It's both very interesting and very concerning to see the continued influence of Cold War ideology on today's politics, as we continue to think of the world as being split-in-two when, in fact, we have never been tied closer together. This creates tension between those nations that found themselves on opposite sides of the communist-capitalist divide, with many Western nations continuing to view former Eastern-bloc nations as backwards and poor. This is extremely unfair when one considers that the economies of Poland and the Czech Republic are stronger than the economies of both Portugal and Greece, who vehemently opposed communist take-overs. In a time where we are coming together, people continue to look for ways to keep us apart; to separate us, to categorize us and to somehow place themselves above others. This is an extremely damaging practice, and it will be interesting to see how it plays out in Europe over the next 50 years. People tend to forget that it was only 70 years ago that the continent was embroiled in the bloodiest conflict the world has ever seen, and this is one of the longest periods of (relative) peace that Europe has seen in its history. Old feuds die hard, but for the sake of progress- social, cultural, political, and economic in nature- they must fade away.

Vermont Social Studies's curator insight, October 6, 8:47 AM

Danube Europe? Roma Europe? Scared of Russia Europe? Solvent Europe? Could be a great learning exercise to have your students decide and justify the best new term.

Matthew Richmond's curator insight, November 4, 7:15 PM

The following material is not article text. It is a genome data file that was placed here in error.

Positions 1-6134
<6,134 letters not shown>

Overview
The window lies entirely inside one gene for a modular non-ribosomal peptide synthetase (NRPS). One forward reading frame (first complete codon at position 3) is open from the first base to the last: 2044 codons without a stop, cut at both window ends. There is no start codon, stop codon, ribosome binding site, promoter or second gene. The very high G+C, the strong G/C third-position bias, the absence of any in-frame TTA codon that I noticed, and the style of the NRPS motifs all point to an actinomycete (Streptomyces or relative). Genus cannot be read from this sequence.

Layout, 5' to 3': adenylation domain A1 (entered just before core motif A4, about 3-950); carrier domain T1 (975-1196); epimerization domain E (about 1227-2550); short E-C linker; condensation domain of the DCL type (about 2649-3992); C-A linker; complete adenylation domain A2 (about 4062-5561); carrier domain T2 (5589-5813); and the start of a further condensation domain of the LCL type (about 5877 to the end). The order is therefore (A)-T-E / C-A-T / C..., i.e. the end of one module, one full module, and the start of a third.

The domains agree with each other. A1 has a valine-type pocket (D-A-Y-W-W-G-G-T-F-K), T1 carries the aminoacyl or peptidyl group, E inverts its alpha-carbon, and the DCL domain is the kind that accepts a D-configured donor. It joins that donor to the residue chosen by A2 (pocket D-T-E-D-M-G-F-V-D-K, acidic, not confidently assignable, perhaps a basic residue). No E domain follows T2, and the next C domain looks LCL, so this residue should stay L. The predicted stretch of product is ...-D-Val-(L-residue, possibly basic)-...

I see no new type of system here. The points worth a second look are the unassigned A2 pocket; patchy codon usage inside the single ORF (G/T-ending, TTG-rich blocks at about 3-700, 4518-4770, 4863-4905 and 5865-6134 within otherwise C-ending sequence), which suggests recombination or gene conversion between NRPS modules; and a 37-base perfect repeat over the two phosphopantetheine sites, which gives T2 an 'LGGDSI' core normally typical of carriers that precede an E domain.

I don't know what else you'd want to call the region. Western Asia? Western Russia? I understand that the culture isn't particularly what one would think of when they think "Europe". Regions are like nicknames, you don't get to pick your own (unless you're Howard Stern).

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AP Human Geography Animation: Agriculture

Crash course video made for my HUG class. Took around 30 hours to make. The rushed ending is a result of flash making me want to throw my laptop out of a ...
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My daughter can’t read a map. And your kid probably can’t either

My daughter can’t read a map. And your kid probably can’t either | Human Geography is Everything! |
Ask any teenager for directions and he can pull up Google Maps quicker than you can recite an address. Pretty awesome, right? And I’ll be the first to admit that having a map in my phone that not only tells me where to turn but how long it will take me to get there is pretty amazing. I use it all the time, honestly. But even when I’m zoning out and listening to that soothing voice telling me where to turn, I have a mental picture in my head of her directions. And I never realized that my teenage daughter doesn’t have a map in her head, because she’s never really had to use one. Ever.


Tags: education, K12, geography education, spatial, mapping.

Via Seth Dixon
Cade Johns's curator insight, August 16, 9:26 PM

I think maps on your phone is great but what about if you get lost and you don't have service on your phone then what are you gonna do?Most young people have never had to read an actual map so most likely they won't be able to find their way back to civilization. CJ

Ethan Conner's curator insight, August 17, 8:56 AM

Many people cannot read maps because of technolagy. This new form of maps are keeping children from the traditional way. Also keeping them from education.

Aaron Burnette's curator insight, August 26, 9:50 AM

Although cell phone and technology is helpful, other people still believe in the prideful way. Reading paper maps.

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How Maps Are Saving the World

How Maps Are Saving the World | Human Geography is Everything! |